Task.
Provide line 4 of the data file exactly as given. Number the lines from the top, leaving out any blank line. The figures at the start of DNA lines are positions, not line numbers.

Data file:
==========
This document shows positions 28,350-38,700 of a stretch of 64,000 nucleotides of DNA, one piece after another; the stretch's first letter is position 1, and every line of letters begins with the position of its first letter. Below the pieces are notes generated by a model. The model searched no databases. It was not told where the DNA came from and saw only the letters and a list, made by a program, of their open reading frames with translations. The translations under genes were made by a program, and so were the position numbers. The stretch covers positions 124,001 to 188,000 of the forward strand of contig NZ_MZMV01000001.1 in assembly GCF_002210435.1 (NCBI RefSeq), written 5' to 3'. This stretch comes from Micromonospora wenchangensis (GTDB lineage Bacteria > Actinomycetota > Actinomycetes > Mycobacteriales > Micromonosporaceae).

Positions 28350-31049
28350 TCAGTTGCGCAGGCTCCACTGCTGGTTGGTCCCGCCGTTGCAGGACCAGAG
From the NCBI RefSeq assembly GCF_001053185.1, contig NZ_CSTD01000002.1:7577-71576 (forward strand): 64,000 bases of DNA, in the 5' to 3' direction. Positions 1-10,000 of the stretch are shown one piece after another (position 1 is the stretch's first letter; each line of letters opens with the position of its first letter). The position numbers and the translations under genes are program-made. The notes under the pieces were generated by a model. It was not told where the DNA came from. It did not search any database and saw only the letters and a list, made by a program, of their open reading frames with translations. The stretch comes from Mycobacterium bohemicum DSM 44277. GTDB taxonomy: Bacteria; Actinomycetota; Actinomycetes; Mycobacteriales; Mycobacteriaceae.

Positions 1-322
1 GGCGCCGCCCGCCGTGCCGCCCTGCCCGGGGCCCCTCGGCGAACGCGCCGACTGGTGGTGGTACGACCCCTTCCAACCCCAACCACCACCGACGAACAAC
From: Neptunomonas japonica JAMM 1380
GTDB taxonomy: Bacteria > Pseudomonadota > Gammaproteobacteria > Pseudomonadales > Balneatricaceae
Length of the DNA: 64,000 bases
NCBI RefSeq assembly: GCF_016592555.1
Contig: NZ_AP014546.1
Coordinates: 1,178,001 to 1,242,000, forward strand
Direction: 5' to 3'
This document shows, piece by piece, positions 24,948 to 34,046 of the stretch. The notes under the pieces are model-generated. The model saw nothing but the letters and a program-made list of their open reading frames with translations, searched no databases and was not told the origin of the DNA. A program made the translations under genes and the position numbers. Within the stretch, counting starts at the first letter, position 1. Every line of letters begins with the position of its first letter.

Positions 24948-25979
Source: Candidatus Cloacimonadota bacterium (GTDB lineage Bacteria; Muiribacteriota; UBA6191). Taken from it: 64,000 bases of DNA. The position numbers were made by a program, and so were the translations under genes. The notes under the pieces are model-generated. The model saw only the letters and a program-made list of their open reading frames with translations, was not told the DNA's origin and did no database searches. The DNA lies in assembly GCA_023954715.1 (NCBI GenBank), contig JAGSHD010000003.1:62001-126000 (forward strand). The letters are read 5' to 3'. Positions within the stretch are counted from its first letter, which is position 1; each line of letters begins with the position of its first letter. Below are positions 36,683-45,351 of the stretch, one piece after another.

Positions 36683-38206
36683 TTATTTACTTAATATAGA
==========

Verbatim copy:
From the NCBI RefSeq assembly GCF_001053185.1, contig NZ_CSTD01000002.1:7577-71576 (forward strand): 64,000 bases of DNA, in the 5' to 3' direction. Positions 1-10,000 of the stretch are shown one piece after another (position 1 is the stretch's first letter; each line of letters opens with the position of its first letter). The position numbers and the translations under genes are program-made. The notes under the pieces were generated by a model. It was not told where the DNA came from. It did not search any database and saw only the letters and a list, made by a program, of their open reading frames with translations. The stretch comes from Mycobacterium bohemicum DSM 44277. GTDB taxonomy: Bacteria; Actinomycetota; Actinomycetes; Mycobacteriales; Mycobacteriaceae.